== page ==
Home run #: 32
Date: June 17
Opponent: Houston Astros
Pitcher: Jose Lima
Runners on: 0
Distance: 437 feet
End of day Sammy Sosa total: 25
End of day Ken Griffey Jr. total: 26
For the fact that early in the year it look like just a coronation waiting to happen with Mark McGwire and the home run title, a few things happened in the middle of June. One, McGwire went four days without a home run, which isn’t a huge stretch but enough that it slowed his pace a bit. Two, Sammy Sosa had just gone off. On June 15, he hit three home runs against Cardinal-to-be Cal Eldred and had gotten within double digits of McGwire for the first time all year. Big Mac still had the upper hand but for the first time it seemed more like a competition than a solo act.
Sosa had already crushed another one earlier in the day against the Brewers, pulling him to within six of McGwire, when the Cardinals opened up play inside the legendary Astrodome on June 17. Todd Stottlemyre, one of the Cardinals’ best starters on the season, matched up against Jose Lima, who hadn’t become the fun-loving legend he would later on but was already showing a propensity for allowing the long ball. (He’d allow 34 in 1998, which wasn’t even close to his career high.) Lima did most everything else right, though, and it looked to be a good pitching matchup.
That’s the way it started as well. The Cardinals got two singles in the first, including one by McGwire, but couldn’t capitalize on them when Brian Jordan fouled out and Gary Gaetti flew out. Stottlemyre was shaky to start as well, eventually walking the bases loaded, but Carl Everett grounded out and ended the threat. The Cards got Willie McGee on with a single to start the second frame and saw him steal a bag, but the bottom of the order just couldn’t capitalize.
The fact that so many came to bat in the first hurt Stottlemyre in the second. Brad Ausmus singled with one out and Lima bunted him over to second. The lineup then turned over and Craig Biggio got the two-out hit that put the Astros on the board 1-0.
Lima got back to work in the third. Royce Clayton flew out and Delino DeShields struck out, which brought up Mr. McGwire. Lima got McGwire to chase a pitch, then wasted one out of the zone. McGwire missed again on the third pitch but the fourth one was right in his wheelhouse.
The tie game lasted until the bottom of the sixth. Everett, atoning for his earlier missed opportunity, roped the first pitch he saw into the right field bleachers. However, in the top of the seventh, Brian Hunter parked an 0-1 pitch from Lima into the left field seats, retying the game.
Again, it’s amazing to see how baseball has changed over the past 20 years. With the score 2-2, Lima stays in the game and faces the Cards in the bottom of the eighth. Gaetti bunted his way on to lead off the inning (a move that would have sent howls around Twitter had it been around in those days) and David Howard pinch-ran for him. McGee singled, putting runners on second and third. Then Tom Pagnozzi bounced one back to Lima, who threw it away allowing Howard and McGee to score and Pagnozzi to wind up on second.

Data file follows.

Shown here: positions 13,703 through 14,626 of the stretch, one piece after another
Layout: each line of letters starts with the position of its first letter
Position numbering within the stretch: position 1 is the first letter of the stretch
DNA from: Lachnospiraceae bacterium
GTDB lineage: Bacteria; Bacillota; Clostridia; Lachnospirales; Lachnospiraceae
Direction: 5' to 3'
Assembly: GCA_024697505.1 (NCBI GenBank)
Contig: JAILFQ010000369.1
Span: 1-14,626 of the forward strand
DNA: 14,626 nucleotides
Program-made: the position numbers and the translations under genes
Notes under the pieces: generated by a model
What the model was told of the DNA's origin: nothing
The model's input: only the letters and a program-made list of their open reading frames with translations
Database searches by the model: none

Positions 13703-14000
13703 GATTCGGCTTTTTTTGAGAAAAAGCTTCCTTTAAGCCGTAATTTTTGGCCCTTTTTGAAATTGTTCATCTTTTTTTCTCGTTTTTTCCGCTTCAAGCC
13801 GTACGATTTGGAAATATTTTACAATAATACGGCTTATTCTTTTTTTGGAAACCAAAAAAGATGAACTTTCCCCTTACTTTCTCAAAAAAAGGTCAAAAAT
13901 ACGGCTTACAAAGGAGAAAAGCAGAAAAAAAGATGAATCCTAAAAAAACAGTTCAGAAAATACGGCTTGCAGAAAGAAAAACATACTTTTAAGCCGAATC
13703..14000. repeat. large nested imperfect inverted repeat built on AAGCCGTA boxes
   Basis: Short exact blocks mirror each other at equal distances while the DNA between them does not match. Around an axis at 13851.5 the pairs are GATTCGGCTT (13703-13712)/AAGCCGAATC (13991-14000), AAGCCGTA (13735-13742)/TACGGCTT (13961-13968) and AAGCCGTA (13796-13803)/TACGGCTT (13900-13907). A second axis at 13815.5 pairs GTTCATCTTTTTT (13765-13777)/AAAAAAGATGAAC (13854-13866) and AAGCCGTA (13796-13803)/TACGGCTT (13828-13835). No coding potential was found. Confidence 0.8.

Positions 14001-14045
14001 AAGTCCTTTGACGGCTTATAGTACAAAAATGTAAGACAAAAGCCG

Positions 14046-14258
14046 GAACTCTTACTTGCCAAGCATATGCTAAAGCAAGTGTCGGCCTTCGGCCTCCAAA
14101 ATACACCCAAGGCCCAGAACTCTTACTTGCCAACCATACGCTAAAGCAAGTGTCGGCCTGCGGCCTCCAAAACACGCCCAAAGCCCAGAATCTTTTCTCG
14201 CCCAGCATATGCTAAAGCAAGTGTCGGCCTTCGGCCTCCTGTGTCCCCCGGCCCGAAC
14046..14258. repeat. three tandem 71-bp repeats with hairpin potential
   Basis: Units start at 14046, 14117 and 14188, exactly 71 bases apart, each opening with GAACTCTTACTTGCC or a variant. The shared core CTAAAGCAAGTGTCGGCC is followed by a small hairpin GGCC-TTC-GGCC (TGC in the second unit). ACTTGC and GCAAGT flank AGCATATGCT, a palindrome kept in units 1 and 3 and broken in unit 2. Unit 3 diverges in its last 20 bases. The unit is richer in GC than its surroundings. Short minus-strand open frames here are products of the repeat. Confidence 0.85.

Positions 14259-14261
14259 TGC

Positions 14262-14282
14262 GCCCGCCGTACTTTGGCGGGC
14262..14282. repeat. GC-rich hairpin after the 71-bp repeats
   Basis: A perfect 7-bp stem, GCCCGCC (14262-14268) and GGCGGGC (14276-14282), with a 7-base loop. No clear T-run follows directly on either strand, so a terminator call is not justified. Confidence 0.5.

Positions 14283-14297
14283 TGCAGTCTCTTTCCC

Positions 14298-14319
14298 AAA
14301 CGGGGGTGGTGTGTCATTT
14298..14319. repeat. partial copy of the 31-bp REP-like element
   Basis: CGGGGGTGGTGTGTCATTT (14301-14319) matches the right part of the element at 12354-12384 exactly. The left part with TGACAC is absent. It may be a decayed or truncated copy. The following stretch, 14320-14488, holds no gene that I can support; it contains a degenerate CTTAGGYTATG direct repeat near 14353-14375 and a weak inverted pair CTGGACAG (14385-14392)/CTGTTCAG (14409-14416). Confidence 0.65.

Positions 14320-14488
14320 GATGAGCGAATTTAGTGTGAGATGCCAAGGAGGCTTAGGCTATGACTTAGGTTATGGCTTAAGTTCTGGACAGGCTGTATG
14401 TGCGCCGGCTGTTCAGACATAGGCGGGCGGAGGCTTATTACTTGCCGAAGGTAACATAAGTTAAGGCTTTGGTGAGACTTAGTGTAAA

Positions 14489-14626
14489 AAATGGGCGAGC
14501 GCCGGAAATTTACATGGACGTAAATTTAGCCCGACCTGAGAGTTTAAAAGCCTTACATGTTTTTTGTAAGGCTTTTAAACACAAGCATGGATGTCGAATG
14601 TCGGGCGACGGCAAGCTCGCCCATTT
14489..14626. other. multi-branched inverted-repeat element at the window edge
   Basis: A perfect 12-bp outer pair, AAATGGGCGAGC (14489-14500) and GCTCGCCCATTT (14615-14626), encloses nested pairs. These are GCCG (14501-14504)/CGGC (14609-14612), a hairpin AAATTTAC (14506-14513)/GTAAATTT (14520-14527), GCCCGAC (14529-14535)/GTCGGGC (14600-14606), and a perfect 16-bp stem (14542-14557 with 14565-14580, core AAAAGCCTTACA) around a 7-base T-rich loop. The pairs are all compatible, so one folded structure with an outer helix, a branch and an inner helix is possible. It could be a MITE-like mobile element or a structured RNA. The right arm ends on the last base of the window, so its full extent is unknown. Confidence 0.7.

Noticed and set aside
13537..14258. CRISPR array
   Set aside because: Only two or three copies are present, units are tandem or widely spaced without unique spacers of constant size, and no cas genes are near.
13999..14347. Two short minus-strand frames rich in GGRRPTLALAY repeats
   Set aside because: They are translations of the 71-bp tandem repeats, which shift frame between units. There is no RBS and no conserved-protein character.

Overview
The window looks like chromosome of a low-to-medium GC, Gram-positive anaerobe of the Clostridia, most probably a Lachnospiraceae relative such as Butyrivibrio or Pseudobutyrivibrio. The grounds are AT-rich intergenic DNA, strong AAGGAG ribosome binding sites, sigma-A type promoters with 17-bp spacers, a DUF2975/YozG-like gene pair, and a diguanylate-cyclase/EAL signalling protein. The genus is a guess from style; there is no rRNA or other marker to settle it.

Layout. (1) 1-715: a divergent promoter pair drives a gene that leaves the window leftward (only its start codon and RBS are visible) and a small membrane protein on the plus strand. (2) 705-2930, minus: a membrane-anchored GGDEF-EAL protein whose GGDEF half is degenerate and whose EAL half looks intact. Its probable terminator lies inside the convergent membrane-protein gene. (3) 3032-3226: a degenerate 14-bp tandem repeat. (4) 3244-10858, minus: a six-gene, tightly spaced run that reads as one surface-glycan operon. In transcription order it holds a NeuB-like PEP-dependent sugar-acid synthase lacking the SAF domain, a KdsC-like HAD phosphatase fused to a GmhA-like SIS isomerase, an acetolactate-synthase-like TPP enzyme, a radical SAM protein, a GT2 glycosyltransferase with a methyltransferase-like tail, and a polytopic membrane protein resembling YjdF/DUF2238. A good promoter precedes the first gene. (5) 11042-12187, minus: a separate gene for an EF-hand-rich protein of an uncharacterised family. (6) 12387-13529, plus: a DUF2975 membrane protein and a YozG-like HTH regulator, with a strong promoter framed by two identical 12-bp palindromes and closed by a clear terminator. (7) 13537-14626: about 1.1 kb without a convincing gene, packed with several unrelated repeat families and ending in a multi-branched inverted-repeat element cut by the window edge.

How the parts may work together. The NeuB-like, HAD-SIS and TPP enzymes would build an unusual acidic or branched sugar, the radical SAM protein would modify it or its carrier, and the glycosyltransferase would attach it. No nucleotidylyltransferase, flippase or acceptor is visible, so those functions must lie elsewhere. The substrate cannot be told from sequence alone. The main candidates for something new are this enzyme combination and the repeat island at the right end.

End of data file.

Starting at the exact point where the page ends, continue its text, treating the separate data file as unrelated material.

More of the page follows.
That finally did it for Lima and Bob Scanlan came into the game, striking out pinch-hitter Ray Lankford before allowing a single to Stottlemyre, who not only was still in the game BUT WAS ALLOWED TO BAT WITH A TWO RUN LEAD AND A RUNNER ON SECOND IN THE EIGHTH. Seriously, I lived through this time and I didn’t realize how gradually baseball changed, even with Tony La Russa in the dugout. This is unheard of today. Well, not completely unheard of given Mike Matheny‘s penchant for letting pitchers hit, but even he would probably pinch-hit in the eighth. Anyway, Clayton grounded out, Pagnozzi scored, and the Cards went into the bottom of the eighth up 5-2.
That’s the way it stood in the bottom of the ninth when Jeff Brantley took over. Oh, goodness, you know where this is going. The 2018 team might have its own bullpen problems, but Brantley was basically what would happen if Greg Holland pitched all the time. He led off the inning by hitting Biggio with a pitch, which really isn’t the way you want to kick off a ninth inning where you have a three run lead. Biggio stole second and Bill Spiers bunted–perhaps to move Biggio to third, perhaps for a hit, I don’t know, but if it wasn’t for a hit that’s Matheny-esque–and wound up at first. So runners on the corners, nobody out, heart of the order coming up.
We talk about TLR being innovative and a guy that liked to make changes, but at least in this stage of his life, he didn’t really want to yank the closer it doesn’t feel like. Brantley got Derek Bell to line out to right, scoring Biggio and making it 5-3. Unfortunately, the next batter was Jeff Bagwell and, well, there’s a reason he’s a Hall of Famer. He crushed Brantley’s first pitch to left field, tying the game up at 5.
Brantley stays in the game–again, amazing–and got Moises Alou to fly out. With two outs, Everett–remember, he’d homered already, and Brantley gets to stay in to face him–singled up the middle and then took an extra base when Brian Jordan muffed the ball. That finally got TLR to come to the mound and signal for a replacement. Curtis King came in and unintentionally intentionally walked Ricky Gutierrez to set up the force. That didn’t matter when Ausmus singled, bringing in the go-ahead run.
You just wonder what this team could have done with a decent bullpen.